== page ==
94 Chapters
Medium 9781556500855

Caracas Etc.

Susan Brushaber Hunter Publishing ePub

Caracas Venezuela Alive

Susan Brushaber & Arnold Greenberg

Hunter Publishing, Inc.

Alive Travel Books Ltd.

All rights reserved. No part of this book may be reproduced, transmitted or utilized in any form or by any means, electronic or mechanical, including photocopying, recording, or by any information storage and retrieval system, without permission in writing from the publisher. Brief extracts to be included in reviews or articles are permitted.

Every effort has been made to ensure that the information in this book is correct, but the publisher and authors do not assume, and hereby disclaim, liability to any party for any loss or damage caused by errors, omissions, misleading information or potential problems caused by information in this guide, even if such errors or omissions are a result of negligence, accident or any other cause.

We first visited Caracas in 1966 to research the city for inclusion in an upcoming edition of our best selling guidebook South America on $45 A Day ($10 then). Although we spent some time visiting other parts of the country, space considerations did not allow us to include them in that guide. But we were so impressed with the variety of the experiences we had that a few years later we wrote Caracas Alive, followed by Venezuela Alive. Most travelers picked up a copy of Caracas Alive, visited that cosmopolitan city and its nearby beaches, then headed home, failing to appreciate that the interior (as Caraqueos call the rest of the country) can be a fascinating travel experience albeit, at that time, an expensive one, since prices in Venezuela were among the highest in the world.

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Medium 9781907099762


Michelin Travel & Lifestyle ePub



It always surprises me how much Puerto Madero and San Telmo have in common. Despite the fact Puerto Madero is one of the newest neighborhoods in Buenos Aires and San Telmo is one of the oldest, they share a similar sort of glamour.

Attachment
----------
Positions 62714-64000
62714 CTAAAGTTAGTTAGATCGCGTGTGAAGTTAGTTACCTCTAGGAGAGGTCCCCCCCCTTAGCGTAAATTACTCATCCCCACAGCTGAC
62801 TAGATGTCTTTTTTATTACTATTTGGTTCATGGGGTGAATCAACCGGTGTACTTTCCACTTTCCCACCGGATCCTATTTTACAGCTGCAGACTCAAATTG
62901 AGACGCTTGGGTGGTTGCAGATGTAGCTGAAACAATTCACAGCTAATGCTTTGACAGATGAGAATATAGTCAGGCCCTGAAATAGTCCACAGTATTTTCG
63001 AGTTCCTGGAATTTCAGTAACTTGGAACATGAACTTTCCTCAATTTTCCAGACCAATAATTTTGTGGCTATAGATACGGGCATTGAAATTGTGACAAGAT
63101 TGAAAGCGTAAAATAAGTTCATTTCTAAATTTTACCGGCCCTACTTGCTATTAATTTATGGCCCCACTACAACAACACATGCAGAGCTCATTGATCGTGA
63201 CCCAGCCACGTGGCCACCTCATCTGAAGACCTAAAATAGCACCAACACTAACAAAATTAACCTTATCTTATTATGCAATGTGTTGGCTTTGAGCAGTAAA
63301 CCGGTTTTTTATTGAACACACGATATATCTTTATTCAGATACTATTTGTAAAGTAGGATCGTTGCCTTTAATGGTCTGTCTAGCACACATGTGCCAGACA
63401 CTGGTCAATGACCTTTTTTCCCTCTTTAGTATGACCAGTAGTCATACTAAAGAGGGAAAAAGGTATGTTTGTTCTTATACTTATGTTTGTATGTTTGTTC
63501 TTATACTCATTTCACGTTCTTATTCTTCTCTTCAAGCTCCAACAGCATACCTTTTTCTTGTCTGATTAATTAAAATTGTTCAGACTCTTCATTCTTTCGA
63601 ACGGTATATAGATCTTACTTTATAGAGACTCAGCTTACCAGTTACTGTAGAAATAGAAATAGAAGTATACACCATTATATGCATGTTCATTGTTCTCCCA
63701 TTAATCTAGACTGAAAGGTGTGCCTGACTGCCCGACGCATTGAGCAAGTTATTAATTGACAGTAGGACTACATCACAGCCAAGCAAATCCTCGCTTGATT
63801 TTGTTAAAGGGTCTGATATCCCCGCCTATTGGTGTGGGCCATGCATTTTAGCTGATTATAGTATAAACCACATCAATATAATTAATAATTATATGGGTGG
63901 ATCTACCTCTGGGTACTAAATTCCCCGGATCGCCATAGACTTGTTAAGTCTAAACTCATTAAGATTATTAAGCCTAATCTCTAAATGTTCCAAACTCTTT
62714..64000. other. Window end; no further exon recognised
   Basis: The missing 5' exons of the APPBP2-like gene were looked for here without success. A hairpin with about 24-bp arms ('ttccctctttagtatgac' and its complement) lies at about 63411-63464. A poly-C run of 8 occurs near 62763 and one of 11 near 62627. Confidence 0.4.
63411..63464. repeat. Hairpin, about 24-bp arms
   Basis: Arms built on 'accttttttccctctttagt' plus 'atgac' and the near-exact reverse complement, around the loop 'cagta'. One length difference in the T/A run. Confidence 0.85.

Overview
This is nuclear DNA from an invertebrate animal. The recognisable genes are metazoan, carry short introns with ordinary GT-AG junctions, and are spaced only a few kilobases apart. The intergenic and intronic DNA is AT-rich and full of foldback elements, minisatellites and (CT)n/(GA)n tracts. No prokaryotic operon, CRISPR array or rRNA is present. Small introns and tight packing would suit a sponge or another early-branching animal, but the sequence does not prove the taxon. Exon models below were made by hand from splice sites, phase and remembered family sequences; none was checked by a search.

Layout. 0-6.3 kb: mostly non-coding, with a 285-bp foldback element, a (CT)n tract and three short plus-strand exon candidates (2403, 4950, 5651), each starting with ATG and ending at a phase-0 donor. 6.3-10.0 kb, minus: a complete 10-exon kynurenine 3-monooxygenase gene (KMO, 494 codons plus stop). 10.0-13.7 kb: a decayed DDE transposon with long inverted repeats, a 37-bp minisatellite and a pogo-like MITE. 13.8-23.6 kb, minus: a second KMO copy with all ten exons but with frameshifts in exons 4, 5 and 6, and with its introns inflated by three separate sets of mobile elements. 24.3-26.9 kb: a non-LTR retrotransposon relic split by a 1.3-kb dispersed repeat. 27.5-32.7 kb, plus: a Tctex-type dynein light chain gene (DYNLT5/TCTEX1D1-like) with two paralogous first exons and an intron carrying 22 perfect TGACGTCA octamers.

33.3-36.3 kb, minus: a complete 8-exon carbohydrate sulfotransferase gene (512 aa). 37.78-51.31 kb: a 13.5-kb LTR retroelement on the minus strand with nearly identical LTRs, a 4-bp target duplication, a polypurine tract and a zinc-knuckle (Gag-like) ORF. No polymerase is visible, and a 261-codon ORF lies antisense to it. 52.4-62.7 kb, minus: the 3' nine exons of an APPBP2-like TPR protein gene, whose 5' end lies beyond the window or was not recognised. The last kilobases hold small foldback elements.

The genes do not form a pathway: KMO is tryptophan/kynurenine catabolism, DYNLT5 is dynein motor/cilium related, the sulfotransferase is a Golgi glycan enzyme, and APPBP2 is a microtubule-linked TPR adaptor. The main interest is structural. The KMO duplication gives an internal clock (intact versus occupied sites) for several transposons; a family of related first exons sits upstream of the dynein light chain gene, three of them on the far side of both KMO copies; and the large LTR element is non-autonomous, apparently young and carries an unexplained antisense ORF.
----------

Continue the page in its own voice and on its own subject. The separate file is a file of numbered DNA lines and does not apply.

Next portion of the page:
Puerto Madero was originally the main port of Buenos Aires. Many of the luxury hotels, offices and bistros found in this district are housed in refurbished brick warehouses along former dockyards. Trendy and expensive, Puerto Madero’s waterfront real estate is the priciest in all of Buenos Aires if not all of South America. It’s also considered the safest part of the city. Though this high-end barrio may lack some of the color of older neighborhoods, it is pedestrian-friendly and is a local favorite for an afternoon stroll. You can take a walk or a bike ride along the docks, or wander through the open boulevards of the neighborhood. There are also plenty of cafes and restaurants from simple fast food to exotic international dishes. During the day, the area attracts businessmen from nearby San Nicolás, while at night Puerto Madero hosts the city’s elite. A barrio almost completely on the water, it makes sense that some of its best places are not on land. Puerto Madero has two floating museums, both based in old Navy training vessels.

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Medium 9781628872460


Nicholas Gill FrommerMedia ePub


Suggested Lima, Cusco & Machu Picchu Itineraries